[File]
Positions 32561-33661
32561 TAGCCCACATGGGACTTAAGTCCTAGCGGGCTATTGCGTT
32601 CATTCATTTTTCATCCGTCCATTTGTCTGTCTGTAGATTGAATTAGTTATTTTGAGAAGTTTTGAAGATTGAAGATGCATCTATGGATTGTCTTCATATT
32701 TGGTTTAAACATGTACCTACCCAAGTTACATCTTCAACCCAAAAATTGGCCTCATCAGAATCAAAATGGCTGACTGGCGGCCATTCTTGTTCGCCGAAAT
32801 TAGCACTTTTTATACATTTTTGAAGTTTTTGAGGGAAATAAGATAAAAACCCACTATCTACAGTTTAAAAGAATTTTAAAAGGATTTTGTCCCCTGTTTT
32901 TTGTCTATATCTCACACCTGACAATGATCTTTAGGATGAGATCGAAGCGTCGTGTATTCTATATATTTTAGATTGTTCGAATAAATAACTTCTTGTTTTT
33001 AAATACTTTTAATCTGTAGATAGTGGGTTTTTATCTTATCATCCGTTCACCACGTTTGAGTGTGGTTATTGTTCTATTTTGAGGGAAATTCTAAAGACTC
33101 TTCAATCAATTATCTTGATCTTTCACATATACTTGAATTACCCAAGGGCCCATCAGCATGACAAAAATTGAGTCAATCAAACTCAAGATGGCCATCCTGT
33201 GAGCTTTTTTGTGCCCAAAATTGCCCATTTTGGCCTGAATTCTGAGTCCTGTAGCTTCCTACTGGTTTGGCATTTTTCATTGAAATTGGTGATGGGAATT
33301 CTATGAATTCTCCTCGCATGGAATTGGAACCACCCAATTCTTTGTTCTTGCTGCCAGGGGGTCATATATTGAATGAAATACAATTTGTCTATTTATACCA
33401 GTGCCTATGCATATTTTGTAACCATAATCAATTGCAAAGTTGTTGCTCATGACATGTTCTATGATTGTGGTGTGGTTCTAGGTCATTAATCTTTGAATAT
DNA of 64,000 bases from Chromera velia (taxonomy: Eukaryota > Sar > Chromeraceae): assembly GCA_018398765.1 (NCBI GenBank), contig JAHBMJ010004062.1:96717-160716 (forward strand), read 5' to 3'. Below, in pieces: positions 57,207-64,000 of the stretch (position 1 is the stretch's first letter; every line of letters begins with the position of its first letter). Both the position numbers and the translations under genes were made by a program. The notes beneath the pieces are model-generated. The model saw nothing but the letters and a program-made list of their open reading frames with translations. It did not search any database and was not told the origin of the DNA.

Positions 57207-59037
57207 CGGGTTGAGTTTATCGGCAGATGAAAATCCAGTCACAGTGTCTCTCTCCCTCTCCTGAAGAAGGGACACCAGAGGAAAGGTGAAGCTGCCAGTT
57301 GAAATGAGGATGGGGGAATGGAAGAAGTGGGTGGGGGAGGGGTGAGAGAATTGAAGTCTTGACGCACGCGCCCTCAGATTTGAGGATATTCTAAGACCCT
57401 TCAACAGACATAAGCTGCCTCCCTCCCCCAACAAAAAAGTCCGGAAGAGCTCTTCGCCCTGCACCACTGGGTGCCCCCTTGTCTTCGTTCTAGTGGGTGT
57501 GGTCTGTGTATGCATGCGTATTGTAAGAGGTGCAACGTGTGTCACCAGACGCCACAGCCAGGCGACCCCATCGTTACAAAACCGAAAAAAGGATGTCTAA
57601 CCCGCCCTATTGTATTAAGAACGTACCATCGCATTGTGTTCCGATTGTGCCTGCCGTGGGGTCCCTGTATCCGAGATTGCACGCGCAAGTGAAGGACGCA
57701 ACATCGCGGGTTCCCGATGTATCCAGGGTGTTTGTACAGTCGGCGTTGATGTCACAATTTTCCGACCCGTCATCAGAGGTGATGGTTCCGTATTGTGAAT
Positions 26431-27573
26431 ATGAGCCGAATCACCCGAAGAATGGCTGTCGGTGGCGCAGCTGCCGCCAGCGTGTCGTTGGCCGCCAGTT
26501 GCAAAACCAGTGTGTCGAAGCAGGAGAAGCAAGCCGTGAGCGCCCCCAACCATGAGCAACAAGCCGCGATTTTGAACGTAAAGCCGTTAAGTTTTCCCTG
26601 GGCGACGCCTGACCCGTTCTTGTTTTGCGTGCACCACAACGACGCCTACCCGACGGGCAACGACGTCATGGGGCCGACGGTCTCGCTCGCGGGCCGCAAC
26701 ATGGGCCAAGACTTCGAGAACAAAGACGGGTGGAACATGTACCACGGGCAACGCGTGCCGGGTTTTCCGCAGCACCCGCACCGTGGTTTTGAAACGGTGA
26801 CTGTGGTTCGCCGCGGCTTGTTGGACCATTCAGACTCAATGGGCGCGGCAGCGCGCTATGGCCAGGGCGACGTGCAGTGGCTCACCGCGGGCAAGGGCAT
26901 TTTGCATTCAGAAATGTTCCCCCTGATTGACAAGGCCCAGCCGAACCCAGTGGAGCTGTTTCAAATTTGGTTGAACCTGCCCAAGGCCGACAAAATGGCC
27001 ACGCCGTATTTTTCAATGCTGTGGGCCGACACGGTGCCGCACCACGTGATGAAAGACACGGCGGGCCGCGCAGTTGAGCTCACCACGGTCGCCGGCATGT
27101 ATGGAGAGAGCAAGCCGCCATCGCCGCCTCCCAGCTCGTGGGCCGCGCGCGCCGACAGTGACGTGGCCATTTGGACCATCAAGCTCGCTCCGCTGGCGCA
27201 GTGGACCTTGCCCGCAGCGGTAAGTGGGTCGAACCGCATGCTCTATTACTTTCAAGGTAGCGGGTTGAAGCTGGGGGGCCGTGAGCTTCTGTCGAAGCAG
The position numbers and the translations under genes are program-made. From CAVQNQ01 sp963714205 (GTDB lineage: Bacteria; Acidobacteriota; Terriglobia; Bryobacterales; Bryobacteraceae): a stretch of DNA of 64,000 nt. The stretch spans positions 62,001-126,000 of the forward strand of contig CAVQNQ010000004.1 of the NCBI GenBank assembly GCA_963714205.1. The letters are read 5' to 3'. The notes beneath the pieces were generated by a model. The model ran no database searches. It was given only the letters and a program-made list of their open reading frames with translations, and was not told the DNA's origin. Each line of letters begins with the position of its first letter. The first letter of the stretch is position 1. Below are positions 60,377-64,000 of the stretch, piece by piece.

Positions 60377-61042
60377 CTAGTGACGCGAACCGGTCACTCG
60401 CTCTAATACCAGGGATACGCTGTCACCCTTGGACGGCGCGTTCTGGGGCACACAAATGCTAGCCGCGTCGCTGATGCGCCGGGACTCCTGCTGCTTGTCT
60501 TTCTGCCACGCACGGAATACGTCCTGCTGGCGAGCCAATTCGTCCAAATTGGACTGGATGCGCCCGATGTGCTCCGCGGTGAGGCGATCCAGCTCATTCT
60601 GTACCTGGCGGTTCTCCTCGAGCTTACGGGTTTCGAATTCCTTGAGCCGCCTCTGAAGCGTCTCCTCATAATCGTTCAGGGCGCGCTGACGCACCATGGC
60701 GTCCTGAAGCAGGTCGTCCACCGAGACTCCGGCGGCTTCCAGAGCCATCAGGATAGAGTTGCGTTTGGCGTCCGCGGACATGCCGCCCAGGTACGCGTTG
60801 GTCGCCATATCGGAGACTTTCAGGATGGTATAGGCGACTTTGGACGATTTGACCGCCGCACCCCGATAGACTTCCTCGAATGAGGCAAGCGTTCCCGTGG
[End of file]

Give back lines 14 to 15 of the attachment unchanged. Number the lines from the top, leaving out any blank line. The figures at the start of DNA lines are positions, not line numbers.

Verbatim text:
57207 CGGGTTGAGTTTATCGGCAGATGAAAATCCAGTCACAGTGTCTCTCTCCCTCTCCTGAAGAAGGGACACCAGAGGAAAGGTGAAGCTGCCAGTT
57301 GAAATGAGGATGGGGGAATGGAAGAAGTGGGTGGGGGAGGGGTGAGAGAATTGAAGTCTTGACGCACGCGCCCTCAGATTTGAGGATATTCTAAGACCCT